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WHAT IS ACCELERATION? Acceleration is a change in velocity – a change in speed, or a change in direction, or both. Acceleration can be speeding up, slowing down or turning. Change in direction is also acceleration.

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WHAT IS ACCELERATION? Acceleration is a change in velocity – a change in speed, or a change in direction, or both. Acceleration can be speeding up, slowing down or turning. Change in direction is also acceleration. Acceleration is a vector.

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WHAT IS ACCELERATION? Acceleration is a change in velocity – a change in speed, or a change in direction, or both. Acceleration can be speeding up, slowing down or turning. Change in direction is also acceleration. Acceleration is a vector. Acceleration can be positive or negative.

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WHAT IS ACCELERATION? Acceleration is a change in velocity – a change in speed, or a change in direction, or both. Acceleration can be speeding up, slowing down or turning. Change in direction is also acceleration. Acceleration is a vector. Acceleration can be positive or negative. Positive is speeding up. Negative is slowing down (deceleration).

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WHAT IS ACCELERATION? Acceleration is a change in velocity – a change in speed, or a change in direction, or both. Acceleration can be speeding up, slowing down or turning. Change in direction is also acceleration. Acceleration is a vector. Acceleration can be positive or negative. Positive is speeding up. Negative is slowing down (deceleration). Unit of measurement is m/s2 (or meters per second per second).

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**WHAT IS CONSTANT ACCELERATION?**

Constant acceleration is a steady change in velocity

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**WHAT IS CONSTANT ACCELERATION?**

Constant acceleration is a steady change in velocity An object accelerates at the same rate during a certain period of time.

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**WHAT IS CONSTANT ACCELERATION?**

Constant acceleration is a steady change in velocity An object accelerates at the same rate during a certain period of time. During constant acceleration, an object is speeding up or slowing down or turning at the same rate. The force of gravity is constant acceleration of 9.8 m/s2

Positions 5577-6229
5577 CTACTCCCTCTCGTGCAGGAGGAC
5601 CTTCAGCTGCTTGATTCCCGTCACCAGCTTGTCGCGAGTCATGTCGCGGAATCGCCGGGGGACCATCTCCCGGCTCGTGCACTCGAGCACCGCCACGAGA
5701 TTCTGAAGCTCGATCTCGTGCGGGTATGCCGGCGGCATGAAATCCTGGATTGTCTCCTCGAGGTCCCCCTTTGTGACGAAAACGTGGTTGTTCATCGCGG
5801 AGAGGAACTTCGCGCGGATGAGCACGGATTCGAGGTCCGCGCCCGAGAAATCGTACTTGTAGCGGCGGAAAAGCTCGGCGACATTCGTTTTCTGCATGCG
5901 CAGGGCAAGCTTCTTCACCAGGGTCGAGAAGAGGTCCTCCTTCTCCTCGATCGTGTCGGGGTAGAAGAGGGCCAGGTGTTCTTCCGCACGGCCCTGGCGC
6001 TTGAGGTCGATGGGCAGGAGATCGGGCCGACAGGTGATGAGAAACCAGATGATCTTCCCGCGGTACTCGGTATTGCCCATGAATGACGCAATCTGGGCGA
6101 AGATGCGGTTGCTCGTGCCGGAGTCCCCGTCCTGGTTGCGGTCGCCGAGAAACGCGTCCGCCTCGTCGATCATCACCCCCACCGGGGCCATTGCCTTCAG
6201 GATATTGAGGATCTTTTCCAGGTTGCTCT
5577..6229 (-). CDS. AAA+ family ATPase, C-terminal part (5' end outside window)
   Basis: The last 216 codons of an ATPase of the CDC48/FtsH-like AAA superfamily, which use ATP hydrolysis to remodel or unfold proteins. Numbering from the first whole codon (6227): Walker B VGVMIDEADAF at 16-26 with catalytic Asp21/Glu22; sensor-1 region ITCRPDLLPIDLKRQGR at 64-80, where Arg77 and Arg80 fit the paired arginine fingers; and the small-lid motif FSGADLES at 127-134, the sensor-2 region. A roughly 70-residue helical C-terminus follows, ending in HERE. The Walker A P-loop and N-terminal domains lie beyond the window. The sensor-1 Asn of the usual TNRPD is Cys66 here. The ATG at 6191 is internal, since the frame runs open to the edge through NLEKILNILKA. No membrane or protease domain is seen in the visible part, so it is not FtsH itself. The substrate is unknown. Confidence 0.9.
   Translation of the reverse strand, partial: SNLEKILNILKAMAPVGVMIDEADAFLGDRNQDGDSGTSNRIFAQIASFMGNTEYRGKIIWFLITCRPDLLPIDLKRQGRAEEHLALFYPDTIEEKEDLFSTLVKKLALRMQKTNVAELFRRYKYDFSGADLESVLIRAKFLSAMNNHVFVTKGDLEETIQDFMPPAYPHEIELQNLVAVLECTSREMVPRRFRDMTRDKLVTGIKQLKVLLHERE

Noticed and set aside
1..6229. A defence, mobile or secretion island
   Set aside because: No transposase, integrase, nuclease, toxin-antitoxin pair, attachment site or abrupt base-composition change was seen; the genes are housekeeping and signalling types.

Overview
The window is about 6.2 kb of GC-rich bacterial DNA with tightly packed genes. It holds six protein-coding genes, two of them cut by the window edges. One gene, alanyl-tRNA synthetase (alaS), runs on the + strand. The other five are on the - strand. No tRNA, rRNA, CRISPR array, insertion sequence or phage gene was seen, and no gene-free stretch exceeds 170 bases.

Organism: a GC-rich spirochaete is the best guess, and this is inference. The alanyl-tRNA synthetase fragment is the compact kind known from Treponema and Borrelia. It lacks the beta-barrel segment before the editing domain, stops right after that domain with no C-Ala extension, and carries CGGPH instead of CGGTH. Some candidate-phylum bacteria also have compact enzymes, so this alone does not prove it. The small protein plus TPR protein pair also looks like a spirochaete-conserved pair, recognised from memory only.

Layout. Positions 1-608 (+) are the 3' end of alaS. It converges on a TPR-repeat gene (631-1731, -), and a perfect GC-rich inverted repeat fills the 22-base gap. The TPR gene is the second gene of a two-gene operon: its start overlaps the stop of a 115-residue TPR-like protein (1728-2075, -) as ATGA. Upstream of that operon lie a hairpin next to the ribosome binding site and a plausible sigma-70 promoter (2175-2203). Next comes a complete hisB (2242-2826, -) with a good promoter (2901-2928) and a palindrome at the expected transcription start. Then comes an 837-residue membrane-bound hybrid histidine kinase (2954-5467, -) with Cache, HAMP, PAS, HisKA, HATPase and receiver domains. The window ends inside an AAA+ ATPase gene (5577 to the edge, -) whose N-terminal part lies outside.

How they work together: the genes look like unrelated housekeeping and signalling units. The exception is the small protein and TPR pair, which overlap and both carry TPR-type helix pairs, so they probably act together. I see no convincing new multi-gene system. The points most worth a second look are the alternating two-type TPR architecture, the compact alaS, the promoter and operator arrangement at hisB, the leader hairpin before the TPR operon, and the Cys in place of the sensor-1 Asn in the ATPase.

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**HOW DO YOU CALCULATE ACCELERATION?**

Formula for acceleration is: Acceleration = Change in Velocity divided by Time, or:

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**HOW DO YOU CALCULATE ACCELERATION?**

Formula for acceleration is: Acceleration = Change in Velocity divided by Time, or: To calculate acceleration, subtract beginning speed from final speed, then divide by time. If change in acceleration is a change in direction, subtract vectors.

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**Measuring Acceleration**

Section 11.3

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**Measuring Acceleration**

Section 11.3

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**Measuring Acceleration**

Section 11.3

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**Measuring Acceleration**

Section 11.3

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**HOW DO YOU GRAPH ACCELERATION?**

Acceleration can be graphed on a speed-time graph. The slope of the line is acceleration. Steep slope shows high acceleration. Zero slope or straight, horizontal line shows zero acceleration. Straight line shows constant acceleration.

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**HOW DO YOU GRAPH ACCELERATION?**

Acceleration can be graphed on a speed-time graph. The slope of the line is acceleration. Steep slope shows high acceleration. Zero slope or straight, horizontal line shows zero acceleration. Straight line shows constant acceleration. Positive slope shows positive acceleration. Negative slope shows negative acceleration.

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Speed-Time Graphs Figures 16 and 17

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Speed-Time Graphs Figures 16 and 17

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**Distance-Time Graph of Accelerated Motion**

Figure 18

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FREEFALL AND GRAVITY When an object falls, the force of gravity makes it speed up or accelerate. The acceleration caused by gravity is about 9.8 m/s2. Because of friction or air resistance, objects on Earth will reach a terminal velocity, and acceleration will stop. The object will thereafter continue falling at the same speed.